• A chemical peel is a procedure in which an acid is applied to your skin in order to disintegrate the outer layers. Where the layers of skin have been removed, new skin grows in its place. To observe benefits, you must have the therapy many times. It causes mild to severe irritation. Following the treatment, you should apply sun protection to your skin.
  • Prevention: Avoiding sun and tan-bed exposure is the most effective strategy to avoid age spots. Use a sunscreen that offers UVA and UVB protection.  When you’re outside in the sun, protect yourself with sunglasses, hats, and clothes.

Post-inflammatory pigmentation: When your skin is inflamed or wounded, it produces more melanin. This is known as post-inflammatory hyperpigmentation (PIH). Melanin is a pigment found in our skin, hair, and eyes that gives them their hue.

PIH can damage the epidermis, which is the top layer of your skin, or your dermis, which is a deeper layer. Acne is a common factor of this kind.

  • Causes: Post-inflammatory hyperpigmentation occurs when your skin cells respond to harm or irritation by producing more melanin. Brown, tan, blue-gray, or even dark brown patches and spots appear on your skin as a result of this skin ailment.

Eczema, acne, and impetigo are the most prevalent causes, however, PIH can be caused by any sort of skin damage or irritation. Other causes of post-inflammatory hyperpigmentation that have been reported include: ‌

  • Infections
  • Bites by insects
  • Burns
  • Bumps from razor blades
  • Rashes
  • Reactions due to allergies
  • Psoriasis

PIH can also be caused by medical or cosmetic operations. Post-inflammatory hyperpigmentation has been associated with radiation therapy, light or laser treatments, chemical peels, and cryotherapy.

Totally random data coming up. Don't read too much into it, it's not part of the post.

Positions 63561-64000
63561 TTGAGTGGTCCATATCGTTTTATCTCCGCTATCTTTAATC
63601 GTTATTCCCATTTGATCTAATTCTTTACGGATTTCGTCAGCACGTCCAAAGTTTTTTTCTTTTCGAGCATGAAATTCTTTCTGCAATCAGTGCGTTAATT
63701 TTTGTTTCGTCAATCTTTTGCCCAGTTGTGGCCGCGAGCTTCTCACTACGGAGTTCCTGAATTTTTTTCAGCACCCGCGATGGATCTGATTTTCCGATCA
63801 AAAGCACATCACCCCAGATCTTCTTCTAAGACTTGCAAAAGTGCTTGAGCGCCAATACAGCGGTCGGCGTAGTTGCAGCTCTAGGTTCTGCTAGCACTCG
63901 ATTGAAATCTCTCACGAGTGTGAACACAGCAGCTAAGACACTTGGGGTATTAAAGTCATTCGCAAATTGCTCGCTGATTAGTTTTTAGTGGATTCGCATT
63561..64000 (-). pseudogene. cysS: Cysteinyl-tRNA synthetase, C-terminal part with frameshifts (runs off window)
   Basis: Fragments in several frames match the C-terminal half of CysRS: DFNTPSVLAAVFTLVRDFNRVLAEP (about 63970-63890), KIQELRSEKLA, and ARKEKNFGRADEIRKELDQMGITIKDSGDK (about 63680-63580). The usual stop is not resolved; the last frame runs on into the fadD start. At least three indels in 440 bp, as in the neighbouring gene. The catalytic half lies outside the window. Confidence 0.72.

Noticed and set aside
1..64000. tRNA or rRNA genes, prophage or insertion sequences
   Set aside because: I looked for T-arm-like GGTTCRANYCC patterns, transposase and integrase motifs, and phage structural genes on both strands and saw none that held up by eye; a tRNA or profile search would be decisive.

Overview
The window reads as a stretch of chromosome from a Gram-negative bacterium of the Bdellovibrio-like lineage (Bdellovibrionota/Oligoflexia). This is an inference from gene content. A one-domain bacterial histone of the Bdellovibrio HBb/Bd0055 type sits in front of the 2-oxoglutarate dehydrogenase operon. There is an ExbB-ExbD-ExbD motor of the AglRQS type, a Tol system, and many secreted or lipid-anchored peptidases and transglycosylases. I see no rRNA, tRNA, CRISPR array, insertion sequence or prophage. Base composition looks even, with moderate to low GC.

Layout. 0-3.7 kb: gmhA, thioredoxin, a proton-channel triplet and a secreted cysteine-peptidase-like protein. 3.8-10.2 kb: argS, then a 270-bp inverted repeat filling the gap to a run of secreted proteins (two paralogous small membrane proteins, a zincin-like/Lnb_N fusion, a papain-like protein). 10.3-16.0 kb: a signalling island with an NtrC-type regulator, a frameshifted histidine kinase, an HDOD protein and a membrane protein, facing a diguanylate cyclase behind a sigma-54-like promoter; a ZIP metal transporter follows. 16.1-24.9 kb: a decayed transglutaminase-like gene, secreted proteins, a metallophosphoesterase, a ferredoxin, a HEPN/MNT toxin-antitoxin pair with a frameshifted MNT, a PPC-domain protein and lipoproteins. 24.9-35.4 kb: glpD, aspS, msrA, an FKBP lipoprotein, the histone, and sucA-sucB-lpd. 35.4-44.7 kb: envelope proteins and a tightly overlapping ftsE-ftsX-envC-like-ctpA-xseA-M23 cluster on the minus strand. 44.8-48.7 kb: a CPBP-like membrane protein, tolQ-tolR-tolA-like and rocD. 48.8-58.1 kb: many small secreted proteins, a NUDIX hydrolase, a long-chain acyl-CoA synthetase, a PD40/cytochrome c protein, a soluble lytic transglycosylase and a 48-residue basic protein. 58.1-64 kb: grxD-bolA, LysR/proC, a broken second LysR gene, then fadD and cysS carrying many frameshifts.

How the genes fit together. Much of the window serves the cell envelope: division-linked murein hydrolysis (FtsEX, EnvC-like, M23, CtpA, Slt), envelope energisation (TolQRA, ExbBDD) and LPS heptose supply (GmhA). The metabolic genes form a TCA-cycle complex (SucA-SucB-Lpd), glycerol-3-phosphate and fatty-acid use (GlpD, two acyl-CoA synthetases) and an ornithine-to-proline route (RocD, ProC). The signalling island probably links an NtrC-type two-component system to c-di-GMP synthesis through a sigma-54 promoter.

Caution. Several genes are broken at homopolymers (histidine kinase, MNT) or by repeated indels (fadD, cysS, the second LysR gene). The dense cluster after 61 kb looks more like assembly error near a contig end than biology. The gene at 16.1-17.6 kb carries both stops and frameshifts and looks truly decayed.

• Post Inflammatory hyperpigmentation Treatment: Identifying and addressing the root of inflammation can help your PIH recover faster and be less acute. Hyperpigmented areas may subside on their own without the need for therapy.

There are numerous types of topical medications that can help speed up the process and minimize PIH skin spots:

Hydroquinone & azelaic acid are two skin lighteners that can help suppress melanin formation.

To accelerate skin cell turnover, retinoids and steroids are used. Glycolic acid or Salicylic acid chemical peels are used to remove melanin-rich skin cells.

Risk Factors and Symptoms

Hyperpigmentation is characterized by darkened regions on the skin.  Patches can be small or large, and they can appear in a number of places on the body.

Sun exposure and inflammation are the two major risk factors for general hyperpigmentation since both can enhance melanin production. The more time you spend in the sun, the more likely you are to develop skin pigmentation.

Other stressors for hyperpigmented patches vary depending on the kind of disorder:

  • Melasma can be caused by oral contraceptive usage or pregnancy.
  • Darker skin is more susceptible to pigmentation changes.
  • Medicines that make you more sensitive to sunlight.
  • A wound or superficial burn damage to the skin are examples of skin trauma.

Causes of Hyperpigmentation

Excess melanin production is a frequent cause of hyperpigmentation. Melanin is the pigment responsible for the color of the skin. Melanocytes, which are skin cells, generate it. The synthesis of melanin in the body might be affected by a variety of illnesses or causes.

Hyperpigmentation can be caused by the use of several drugs. As a side effect, several chemotherapy medications might produce hyperpigmentation.

In certain women, pregnancy alters the hormonal balance and can impair melanin formation. Addison’s disease is a rare endocrine condition that causes hyperpigmentation in areas exposed to the sun, such as the neck, face, and hands, as well as areas exposed to abrasions, such as the elbows and knees.

An elevation in melanin can also be caused by too much sun exposure.

Diagnosis and treatment

Your hyperpigmentation can be diagnosed by a dermatologist. To discover the cause, they will ask about your medical records and do a physical examination. A skin biopsy may be used to narrow down the reason in some circumstances.

Hyperpigmentation can be treated with topical prescription medicine in some circumstances. The most common ingredient in this prescription is hydroquinone, which illuminates the skin.